Jun 01

Best Kept Secret

Yes, it is an ambiguous topic. No, I don’t think it should be hidden, however, the fact that this topic does not seem to garner much press could mean it has been a best kept secret.

The “best kept secret” is the programming language Forth. For reference, take a look at “A  Beginner’s Guide to Forth” from J.V. Noble.

Forth is specially useful on microcontrollers due to its ‘small’ size. ‘Mecrisp Stellaris’ from Matthias Koch is a case in point. I have been experimenting with it on my STM32F103C8T6 boards and am amazed at what it can do.

Forth is quite different than other programming languages. When loaded into a microcontroller, It interacts via a serial/usb ‘console’ and, to me, is like an Operating System but better!  It’s an ‘applications programmer’ dream environment uncluttered by a ‘systems programmer’ idea of what should be there. If you read the history of Forth and thus the history of Chuck Moore (the inventor of Forth) you will better see what I mean.

I think Jean-Claude Wippler (jeelabs.org)  understates the usefulness in his article titled ‘F103 + USB = Swiss Army Knife’.  Jean-Claude has enhanced (Mecrisp Stellaris) Forth with lots of code/examples. Take a look at his artcile about it HERE. He also has a communications program (written in ‘GO‘) called Folie which makes it easier to interact with Forth.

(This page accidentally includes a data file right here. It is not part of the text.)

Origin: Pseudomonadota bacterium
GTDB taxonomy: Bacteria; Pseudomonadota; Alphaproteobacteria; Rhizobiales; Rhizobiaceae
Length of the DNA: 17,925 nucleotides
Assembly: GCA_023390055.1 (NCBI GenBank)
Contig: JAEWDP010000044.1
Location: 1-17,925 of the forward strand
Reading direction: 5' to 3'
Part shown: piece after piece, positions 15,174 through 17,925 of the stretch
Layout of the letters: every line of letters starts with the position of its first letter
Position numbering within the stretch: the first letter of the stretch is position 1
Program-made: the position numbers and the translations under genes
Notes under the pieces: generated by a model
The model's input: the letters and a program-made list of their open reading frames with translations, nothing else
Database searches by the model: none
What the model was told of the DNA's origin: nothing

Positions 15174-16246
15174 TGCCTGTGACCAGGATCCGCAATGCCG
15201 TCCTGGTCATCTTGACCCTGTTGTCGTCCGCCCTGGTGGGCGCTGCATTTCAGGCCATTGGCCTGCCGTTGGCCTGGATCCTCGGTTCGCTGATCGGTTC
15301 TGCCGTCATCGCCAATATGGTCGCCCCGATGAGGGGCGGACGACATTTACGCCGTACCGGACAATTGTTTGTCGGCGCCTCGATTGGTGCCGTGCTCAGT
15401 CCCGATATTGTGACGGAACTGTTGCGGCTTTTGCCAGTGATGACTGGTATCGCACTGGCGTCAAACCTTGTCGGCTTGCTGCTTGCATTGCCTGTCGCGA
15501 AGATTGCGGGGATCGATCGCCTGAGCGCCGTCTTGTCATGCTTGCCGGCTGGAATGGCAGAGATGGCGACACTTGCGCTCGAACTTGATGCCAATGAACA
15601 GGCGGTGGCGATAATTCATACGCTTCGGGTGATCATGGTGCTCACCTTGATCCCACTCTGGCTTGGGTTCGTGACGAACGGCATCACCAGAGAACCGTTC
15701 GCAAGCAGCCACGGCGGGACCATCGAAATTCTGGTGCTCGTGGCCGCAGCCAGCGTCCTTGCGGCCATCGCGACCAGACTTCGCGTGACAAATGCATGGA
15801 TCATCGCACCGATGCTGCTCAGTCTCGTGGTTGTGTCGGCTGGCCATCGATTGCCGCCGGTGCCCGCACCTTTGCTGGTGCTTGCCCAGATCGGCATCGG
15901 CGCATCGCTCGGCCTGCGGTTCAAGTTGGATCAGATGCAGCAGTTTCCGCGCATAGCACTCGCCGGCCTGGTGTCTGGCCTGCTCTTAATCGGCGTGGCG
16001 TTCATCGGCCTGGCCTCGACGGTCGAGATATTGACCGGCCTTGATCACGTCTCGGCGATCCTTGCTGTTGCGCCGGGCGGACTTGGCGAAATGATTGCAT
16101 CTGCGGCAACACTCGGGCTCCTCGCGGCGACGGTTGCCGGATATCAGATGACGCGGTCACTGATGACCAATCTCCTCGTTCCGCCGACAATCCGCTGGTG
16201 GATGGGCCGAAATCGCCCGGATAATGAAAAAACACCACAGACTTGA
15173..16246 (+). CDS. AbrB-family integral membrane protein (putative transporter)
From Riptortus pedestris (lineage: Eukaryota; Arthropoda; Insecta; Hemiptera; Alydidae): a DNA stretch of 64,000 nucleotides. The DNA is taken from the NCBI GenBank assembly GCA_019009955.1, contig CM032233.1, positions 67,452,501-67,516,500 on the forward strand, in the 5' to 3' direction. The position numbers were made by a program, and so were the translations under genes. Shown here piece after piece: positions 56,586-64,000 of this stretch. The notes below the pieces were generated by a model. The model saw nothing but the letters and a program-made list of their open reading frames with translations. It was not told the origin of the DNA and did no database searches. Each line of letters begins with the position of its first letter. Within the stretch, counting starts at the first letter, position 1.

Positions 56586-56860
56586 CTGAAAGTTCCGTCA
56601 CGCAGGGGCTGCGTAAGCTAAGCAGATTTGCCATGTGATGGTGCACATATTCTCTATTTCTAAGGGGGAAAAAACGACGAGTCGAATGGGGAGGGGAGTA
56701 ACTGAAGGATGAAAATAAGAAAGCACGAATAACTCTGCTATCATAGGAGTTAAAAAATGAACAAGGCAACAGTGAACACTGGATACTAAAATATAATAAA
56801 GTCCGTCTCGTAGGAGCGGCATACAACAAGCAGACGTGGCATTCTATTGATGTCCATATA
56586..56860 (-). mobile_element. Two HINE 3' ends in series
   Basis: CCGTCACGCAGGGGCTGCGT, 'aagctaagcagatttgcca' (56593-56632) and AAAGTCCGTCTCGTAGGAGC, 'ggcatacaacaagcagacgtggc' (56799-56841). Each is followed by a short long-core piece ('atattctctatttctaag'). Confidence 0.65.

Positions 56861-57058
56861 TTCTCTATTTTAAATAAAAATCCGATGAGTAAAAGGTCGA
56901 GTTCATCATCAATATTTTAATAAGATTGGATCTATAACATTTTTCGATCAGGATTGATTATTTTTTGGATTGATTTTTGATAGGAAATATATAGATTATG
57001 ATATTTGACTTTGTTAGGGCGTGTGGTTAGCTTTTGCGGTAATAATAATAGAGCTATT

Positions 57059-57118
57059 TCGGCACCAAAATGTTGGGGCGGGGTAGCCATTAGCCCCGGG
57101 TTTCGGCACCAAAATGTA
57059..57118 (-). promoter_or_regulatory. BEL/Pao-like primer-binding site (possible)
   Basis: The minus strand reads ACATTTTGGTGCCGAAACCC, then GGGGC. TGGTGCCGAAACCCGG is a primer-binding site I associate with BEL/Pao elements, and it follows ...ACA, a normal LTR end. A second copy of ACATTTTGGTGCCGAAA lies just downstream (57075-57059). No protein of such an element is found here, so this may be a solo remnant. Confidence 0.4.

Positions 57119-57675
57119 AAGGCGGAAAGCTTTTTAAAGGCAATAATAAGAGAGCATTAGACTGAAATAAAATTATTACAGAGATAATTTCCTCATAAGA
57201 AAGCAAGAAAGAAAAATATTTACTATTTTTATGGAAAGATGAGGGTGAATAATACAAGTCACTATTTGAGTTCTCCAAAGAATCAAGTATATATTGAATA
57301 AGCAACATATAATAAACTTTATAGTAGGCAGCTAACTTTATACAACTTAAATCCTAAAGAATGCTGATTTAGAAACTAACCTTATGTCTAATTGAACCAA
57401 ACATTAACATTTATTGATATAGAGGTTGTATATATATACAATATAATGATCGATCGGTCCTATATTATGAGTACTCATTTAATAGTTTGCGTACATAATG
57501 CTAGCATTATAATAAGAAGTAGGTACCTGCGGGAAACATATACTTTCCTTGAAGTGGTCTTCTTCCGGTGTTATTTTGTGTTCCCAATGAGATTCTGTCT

To install it on my Fedora Linux system, I ran this:

Then run it via:

and it will prompt you for the serial port.

I have also updated my Python serial program script to communicate with Forth as an alternative to Folie. Here is the code:

Inspired by the built in commands that Folie has to interact with Mecrisp Stellaris Forth I added added some to  my script. Use: !help to list them.

If you are new to Forth it may take some getting used to. It relies on the stack to store everything and thus uses ‘reverse polish notation‘. This way of thinking is different that ‘traditional’ languages such as C or Python, etc.  and is perhaps why some programmers get frustrated and give up.

So, is Forth ‘hidden’ due to frustration and lack of programmers using it or is it just not widely marketed? In any case, why not give it a try? If you need more to convince you, take a look at Elliot Williams’ article called Forth: The Hacker’s Language on Hackaday.com.

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